Lucullus


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Lucullus

(Lucius Licinius Lucullus Ponticus) (lo͞okŭl`əs), c.110 B.C.–56 B.C., Roman general. He served in the Social War under Sulla, who made him his favorite. He fought in the East (87 B.C.–85 B.C.), always loyal to Sulla, who made him curule aedile (79 B.C.) and praetor (78 B.C.). Lucullus was made consul (74 B.C.) and obtained for his proconsulship the province of Cilicia. With his colleague, Caius Aurelius Cotta, he went to the East to attack Mithradates VIMithradates VI
(Mithradates Eupator) , c.131 B.C.–63 B.C., king of Pontus, sometimes called Mithradates the Great. He extended his empire until, in addition to Pontus, he held Cappadocia, Paphlagonia, and the Black Sea coast beyond the Caucasus.
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, who was advancing steadily through Asia Minor. Mithradates defeated Cotta, but Lucullus camped behind the Pontic king, drew him out, and annihilated his army. Mithradates withdrew into Pontus but the following year (72 B.C.) was forced by Lucullus into Armenia, where he took refuge with King Tigranes. Lucullus then applied himself to the establishment of order in Asia, provoking great unpopularity in Rome by reforming the provincial finances. Pompey had always been Lucullus' enemy, and now his party joined with the capitalists in urging the recall of Lucullus. They also sent out emissaries to stir up discontent in Lucullus' army, which had never been devoted to him. In 69 B.C., Lucullus invaded Armenia and took the capital, Tigranocerta. This was the climax of his career, for mutiny then became an almost daily occurrence in his army. In 66 B.C. he was recalled, and Pompey replaced him. Lucullus retired to Rome. He kept out of state affairs and spent huge sums sponsoring public shows and improving his estates. The term Lucullan derives from his extravagant standard of living.

Lucullus

Roman epicure chiefly remembered for his enormous consumption of food. [Rom. Hist.: Payton, 406]

Lucullus

Timon’s false friend; forgets all too easily his generosity. [Br. Lit.: Timon of Athens]

Lucullus

Lucius Licinius . ?110--56 bc, Roman general and consul, famous for his luxurious banquets. He fought Mithradates VI (74--66)
References in periodicals archive ?
With Brecht's Lucullus, Calico interrogates the role of the opera in the nation-building project of the young GDR (chapter 4).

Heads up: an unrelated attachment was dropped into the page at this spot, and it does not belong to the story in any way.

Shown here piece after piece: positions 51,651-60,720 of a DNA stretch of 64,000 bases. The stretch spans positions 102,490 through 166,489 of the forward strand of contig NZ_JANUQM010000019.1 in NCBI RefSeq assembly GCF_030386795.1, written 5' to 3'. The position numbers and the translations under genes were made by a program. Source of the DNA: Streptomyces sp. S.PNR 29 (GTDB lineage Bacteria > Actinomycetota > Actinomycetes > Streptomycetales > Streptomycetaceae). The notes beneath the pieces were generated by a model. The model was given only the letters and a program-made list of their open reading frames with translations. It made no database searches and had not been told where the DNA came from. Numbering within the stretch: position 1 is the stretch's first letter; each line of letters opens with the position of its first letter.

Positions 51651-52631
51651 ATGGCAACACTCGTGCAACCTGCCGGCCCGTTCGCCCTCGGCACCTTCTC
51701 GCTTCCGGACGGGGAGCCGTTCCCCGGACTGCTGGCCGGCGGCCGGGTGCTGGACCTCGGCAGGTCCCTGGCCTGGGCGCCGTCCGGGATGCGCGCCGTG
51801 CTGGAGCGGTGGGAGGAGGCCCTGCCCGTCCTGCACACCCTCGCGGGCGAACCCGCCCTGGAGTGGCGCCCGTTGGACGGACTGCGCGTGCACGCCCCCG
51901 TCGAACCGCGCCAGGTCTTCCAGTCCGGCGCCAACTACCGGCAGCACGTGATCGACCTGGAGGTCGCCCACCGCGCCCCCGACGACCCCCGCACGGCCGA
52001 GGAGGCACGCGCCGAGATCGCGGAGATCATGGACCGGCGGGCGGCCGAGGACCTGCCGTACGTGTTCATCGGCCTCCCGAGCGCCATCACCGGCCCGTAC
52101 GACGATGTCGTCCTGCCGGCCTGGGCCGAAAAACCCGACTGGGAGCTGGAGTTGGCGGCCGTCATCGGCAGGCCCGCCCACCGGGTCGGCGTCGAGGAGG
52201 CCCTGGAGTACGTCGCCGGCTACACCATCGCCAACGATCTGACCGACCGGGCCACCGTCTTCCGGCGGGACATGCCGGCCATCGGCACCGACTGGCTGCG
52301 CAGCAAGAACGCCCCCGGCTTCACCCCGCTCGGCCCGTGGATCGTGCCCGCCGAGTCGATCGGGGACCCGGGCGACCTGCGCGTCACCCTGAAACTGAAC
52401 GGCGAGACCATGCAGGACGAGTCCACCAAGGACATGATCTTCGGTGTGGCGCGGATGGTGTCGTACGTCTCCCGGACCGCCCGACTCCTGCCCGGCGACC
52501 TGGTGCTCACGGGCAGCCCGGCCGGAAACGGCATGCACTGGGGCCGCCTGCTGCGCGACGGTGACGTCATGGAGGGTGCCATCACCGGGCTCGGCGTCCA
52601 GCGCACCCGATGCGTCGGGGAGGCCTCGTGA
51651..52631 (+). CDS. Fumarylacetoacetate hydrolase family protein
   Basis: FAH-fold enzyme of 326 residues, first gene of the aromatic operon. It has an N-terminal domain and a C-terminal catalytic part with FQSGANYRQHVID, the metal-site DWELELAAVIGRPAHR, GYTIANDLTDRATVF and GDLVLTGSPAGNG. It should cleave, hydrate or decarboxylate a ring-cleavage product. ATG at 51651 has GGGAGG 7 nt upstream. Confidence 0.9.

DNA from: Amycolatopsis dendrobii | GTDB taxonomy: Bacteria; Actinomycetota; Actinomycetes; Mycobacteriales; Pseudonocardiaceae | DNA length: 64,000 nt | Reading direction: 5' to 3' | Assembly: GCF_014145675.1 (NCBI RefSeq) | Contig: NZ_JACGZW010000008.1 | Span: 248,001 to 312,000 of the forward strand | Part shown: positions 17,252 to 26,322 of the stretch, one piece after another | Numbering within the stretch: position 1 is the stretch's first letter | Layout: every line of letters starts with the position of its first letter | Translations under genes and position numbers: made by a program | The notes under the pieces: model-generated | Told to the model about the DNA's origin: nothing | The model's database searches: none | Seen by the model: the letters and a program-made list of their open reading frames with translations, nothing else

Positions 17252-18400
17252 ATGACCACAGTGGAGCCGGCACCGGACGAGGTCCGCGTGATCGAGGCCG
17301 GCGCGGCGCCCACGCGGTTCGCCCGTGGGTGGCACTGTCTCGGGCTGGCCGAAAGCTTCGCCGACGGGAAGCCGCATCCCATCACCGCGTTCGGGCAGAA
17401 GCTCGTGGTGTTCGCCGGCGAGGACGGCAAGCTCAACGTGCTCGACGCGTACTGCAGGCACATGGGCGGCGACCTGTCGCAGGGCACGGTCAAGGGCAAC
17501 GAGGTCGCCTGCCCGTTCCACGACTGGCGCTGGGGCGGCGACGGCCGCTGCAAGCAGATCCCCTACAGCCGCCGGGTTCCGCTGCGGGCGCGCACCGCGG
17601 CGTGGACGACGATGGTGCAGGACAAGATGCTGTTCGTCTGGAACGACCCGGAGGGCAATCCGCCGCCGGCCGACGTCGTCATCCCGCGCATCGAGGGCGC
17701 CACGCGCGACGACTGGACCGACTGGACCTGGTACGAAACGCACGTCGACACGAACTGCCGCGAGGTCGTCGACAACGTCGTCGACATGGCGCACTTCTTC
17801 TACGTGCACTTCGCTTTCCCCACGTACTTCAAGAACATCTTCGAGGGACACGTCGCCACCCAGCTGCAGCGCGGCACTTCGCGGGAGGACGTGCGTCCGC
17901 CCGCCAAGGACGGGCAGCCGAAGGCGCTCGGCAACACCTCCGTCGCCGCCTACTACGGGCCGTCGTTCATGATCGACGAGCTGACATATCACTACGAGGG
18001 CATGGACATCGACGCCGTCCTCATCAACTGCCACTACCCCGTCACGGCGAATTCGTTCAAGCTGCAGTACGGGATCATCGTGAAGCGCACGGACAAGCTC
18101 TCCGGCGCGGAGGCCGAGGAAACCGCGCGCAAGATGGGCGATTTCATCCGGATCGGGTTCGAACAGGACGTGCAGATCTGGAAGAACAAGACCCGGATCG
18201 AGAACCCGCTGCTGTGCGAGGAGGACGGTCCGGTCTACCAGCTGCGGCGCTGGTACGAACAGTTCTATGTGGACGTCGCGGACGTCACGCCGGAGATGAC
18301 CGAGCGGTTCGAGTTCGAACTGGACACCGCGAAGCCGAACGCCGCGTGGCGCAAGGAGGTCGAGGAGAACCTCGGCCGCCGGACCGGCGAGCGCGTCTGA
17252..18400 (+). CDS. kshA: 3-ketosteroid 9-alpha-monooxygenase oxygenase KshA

Olmstead divides his life into six chronological chapters: "Family History," "Yale through the Cleveland Institute," "The European Period, 1925-1933," "The Decade 1936-1946," "The Trial of Lucullus through Montezuma," and "The Last Two Decades." She pays special consideration to his early life, including a far too detailed account of his family pedigree.
The Senate sent Lucullus to finish the 'war on terror' that Sulla and Murena had failed to complete, but he was hobbled by undisciplined, mutinous legions; Roman soldiers had to rely on looting for pay, while Mithradates always paid his multitudes in gold.
Chard at a Glance Type Comments Varieties White-stemmed Broad white stems, 'Fordhook Giant' often flattened, with 'Lucullus' glossy green leaves.
Chapter 4 is devoted to Lucullus, the controversial collaboration with Paul Dessau in which Brecht sought to consolidate through practice his considerable stature, as a distinguished returning exile, in the German Democratic Republic.
Como lo es la poesia/praxis: desde los yambos y espondeos pindaricos --a cuyo son se ejecutaban danzas olimpicas-- hasta radio dramas de Brecht como El proceso de Lucullus. Producir objetos o celebrar gestos, y entramar estos y aquellos con la escritura poetica, es una forma venerable de la participacion lirica --les guste o no a los academicos.
Cicero (106--43 BC) owned at least six villas (Fowler 1937:251), and the villa of the extremely wealthy Lucullus on the Bay of Naples was famous for its beautiful gardens (Littlewood 1987:10-11).
In 1927 Mourning Dove, aided by or interfered with by Lucullus Virgil McWhorter, published Cogewea, the Half-Blood: A Depiction of the Great Montana Cattle Range, a novel she had largely completed by 1916.
His reason for writing a Life of Lucullus is driven by patriotism (Cimon 2.3), and he derides Herodotus for his denigration of the Boeotians (On the Malice of Herodotus 854E) and also prefers, as Jones states, "patriotism to impartiality" (1971, 88).
In Cicero's Academica, Lucullus, who derides the sceptical system of arguing both sides of a question, asks: '"Why do you conceal your own opinions as though they were something dishonourable?" "In order", he says, [the sceptical Academic] that our listeners may be guided by reason rather than authority."' (31) That answer would appear to be part of Castiglione's methodology.
While I have grown asparagus from seed, that takes fives years before the first harvest, it is better, although more expensive, to plant one-year-old male crowns of either Lucullus or Franklim in April after soaking them in water for an hour.